Usain Bolt sprinting into the record books, the Jamaican track star completing a triple gold medal performance at the World Track Championship in Moscow, that makes him the most decorated athlete in world championship history moving past Carl Lewis with eight gold medals and two silvers. Is he satisfied? Bolt says his goal moving forward is to continue dominating, a sentiment that I know Chris Cuomo personally uses as his own motivation.

CUOMO: The interesting thing about speed is it transcends sport. Whether you're into track and field or any kind of sport, just watching people move at a speed that we think is ever pushing the limits of humanity. We have never seen a guy like this cat. He is taller than he is supposed to be. He beats people by margins. He is always slowing down at the finish line.

PEREIRA: He is a showman, too. He puts spice into the crowd.

CUOMO: I watched a documentary about him and I was shocked by how hard he works. Then you realize there are no accidents.

PEREIRA: He makes it look easy on the track, right?

CUOMO: And the guy was finishing second. Chris Gatling is one of the best sprinters in American history. Faster than my car so my father says that. I said you don't drive.

Anyway, moving on to another story you need to hear about this morning, a harrowing story out of Michigan, a 12-year-old girl chased and mauled by a bear. Luckily she is recovering this morning, but she is not alone. Bear attacks are on the rise nationwide. The questions for us are obvious, why and what can be done about it?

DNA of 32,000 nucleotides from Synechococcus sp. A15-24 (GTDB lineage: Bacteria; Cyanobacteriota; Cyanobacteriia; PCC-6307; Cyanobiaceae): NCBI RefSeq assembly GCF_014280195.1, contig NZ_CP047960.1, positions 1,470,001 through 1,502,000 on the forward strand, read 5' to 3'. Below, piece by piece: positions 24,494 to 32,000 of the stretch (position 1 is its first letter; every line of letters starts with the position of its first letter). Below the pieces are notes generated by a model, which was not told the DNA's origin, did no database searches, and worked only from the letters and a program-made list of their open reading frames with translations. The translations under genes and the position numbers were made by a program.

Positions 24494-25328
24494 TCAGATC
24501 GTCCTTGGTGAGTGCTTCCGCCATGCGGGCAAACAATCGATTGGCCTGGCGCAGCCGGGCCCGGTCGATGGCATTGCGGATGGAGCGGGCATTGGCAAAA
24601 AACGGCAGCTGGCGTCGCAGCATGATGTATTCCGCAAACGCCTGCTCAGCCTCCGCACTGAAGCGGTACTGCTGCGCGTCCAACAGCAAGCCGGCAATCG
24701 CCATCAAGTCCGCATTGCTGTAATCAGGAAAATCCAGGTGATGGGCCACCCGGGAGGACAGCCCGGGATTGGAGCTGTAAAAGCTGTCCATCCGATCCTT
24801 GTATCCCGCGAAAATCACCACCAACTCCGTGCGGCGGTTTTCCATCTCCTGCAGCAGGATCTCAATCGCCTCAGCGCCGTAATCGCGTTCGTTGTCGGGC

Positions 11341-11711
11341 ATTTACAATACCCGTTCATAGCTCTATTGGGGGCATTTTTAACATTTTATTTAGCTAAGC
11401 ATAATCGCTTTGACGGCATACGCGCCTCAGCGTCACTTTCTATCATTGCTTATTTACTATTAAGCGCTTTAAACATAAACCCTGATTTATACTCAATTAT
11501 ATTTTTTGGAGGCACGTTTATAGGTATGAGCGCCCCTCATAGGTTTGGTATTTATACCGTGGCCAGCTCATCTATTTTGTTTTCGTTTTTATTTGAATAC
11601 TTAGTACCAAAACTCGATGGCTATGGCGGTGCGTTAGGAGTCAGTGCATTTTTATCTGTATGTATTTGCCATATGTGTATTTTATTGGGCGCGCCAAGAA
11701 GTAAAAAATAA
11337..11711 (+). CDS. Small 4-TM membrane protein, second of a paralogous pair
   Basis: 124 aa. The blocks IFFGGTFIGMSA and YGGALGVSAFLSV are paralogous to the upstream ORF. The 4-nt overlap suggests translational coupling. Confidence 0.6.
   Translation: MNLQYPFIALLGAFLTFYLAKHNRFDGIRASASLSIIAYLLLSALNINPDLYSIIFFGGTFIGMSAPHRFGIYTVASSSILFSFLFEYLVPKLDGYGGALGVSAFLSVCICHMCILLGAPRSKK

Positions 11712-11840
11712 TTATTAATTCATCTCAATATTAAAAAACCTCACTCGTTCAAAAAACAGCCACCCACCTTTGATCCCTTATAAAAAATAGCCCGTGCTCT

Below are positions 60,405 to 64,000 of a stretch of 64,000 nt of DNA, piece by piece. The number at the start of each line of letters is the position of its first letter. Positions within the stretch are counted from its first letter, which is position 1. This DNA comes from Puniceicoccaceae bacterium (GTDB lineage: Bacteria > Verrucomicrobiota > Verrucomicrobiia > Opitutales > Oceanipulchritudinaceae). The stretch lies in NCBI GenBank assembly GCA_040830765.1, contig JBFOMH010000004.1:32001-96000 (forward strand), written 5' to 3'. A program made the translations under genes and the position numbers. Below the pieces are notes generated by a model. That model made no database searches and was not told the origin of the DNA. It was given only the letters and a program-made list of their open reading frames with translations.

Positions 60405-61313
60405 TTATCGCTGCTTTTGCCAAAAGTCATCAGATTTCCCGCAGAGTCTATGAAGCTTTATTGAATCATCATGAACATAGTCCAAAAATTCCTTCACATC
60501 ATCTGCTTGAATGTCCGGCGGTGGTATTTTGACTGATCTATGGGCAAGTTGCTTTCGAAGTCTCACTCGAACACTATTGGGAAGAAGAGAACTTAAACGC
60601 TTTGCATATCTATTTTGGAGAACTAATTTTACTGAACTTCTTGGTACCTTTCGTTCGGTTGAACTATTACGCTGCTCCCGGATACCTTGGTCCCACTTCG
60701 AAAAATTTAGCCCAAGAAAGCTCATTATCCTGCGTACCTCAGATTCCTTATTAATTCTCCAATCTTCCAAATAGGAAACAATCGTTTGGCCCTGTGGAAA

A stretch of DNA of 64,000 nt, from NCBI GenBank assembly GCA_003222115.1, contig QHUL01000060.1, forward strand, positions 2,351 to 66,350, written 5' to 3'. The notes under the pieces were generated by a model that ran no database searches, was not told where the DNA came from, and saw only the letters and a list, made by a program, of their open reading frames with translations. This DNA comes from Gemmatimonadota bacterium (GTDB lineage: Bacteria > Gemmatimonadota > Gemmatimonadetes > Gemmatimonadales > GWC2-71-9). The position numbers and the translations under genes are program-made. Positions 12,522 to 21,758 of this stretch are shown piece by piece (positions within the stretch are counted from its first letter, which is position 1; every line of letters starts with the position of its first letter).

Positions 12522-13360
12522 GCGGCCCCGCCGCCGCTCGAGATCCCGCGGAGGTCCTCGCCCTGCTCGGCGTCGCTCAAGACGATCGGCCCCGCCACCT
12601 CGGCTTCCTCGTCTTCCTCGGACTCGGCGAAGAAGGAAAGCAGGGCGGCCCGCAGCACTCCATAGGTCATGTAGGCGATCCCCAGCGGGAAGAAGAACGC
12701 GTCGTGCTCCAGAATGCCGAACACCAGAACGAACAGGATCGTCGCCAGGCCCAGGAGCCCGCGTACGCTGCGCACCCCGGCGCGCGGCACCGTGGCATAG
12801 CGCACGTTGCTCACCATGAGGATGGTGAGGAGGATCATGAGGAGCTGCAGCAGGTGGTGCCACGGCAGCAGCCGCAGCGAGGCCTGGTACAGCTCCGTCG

CNN's Zoraida Sambolin joins us now with much more on that. Good morning.

ZORAIDA SAMBOLIN, CNN CORRESPONDENT: Kind of crazy and scary, I got to tell you. So according to Michigan's Department of Natural Resources the state has an estimated bear population of 8,000 to 10,000. But only has about two bear human encounters per year. So what is behind the increase in attacks?


ELIZABETH WETHERELL, MOTHER OF BEAR ATACK VICTIM (via telephone): A bear just kind of came out of nowhere, knocked her to the ground. She tried to get up and the bear came back at her again.

SAMBOLIN (voice-over): A mother's chilling account of how a black bear mauled her 12-year-old daughter, Abegail Wetherell, leaving deep gashes on her thigh. To survive she relied on instinct.

WETHERELL: She decided to lay there and play dead.

SAMBOLIN: This attack is the latest of a string of bear maulings across the country. At least five attacks in the past week.

UNIDENTIFIED MALE: The reason why we are having bear attacks now is because we have vacationers out in the area where bears live. They are out forging and looking for food.

SAMBOLIN: Last week a brown bear mauled a hunter in the northern Alaskan wilderness. He survived a harrowing 36 hours until the Air National Guard spotted him using night vision goggles and air lifting him to safety. From the back woods to the back patio, bear encounters causing people's jaws to drop. A black bear tore through the Madonna family's screen door in Maples, Florida taking an hour long nap on their veranda.

UNIDENTIFIED CHILD: He was sleeping.

ALICE MACDONOUGH, BEAR NAPPED IN HOUSE: This is the closest I have ever come to a bear let alone a 7 to 8 foot bear sitting on my back porch.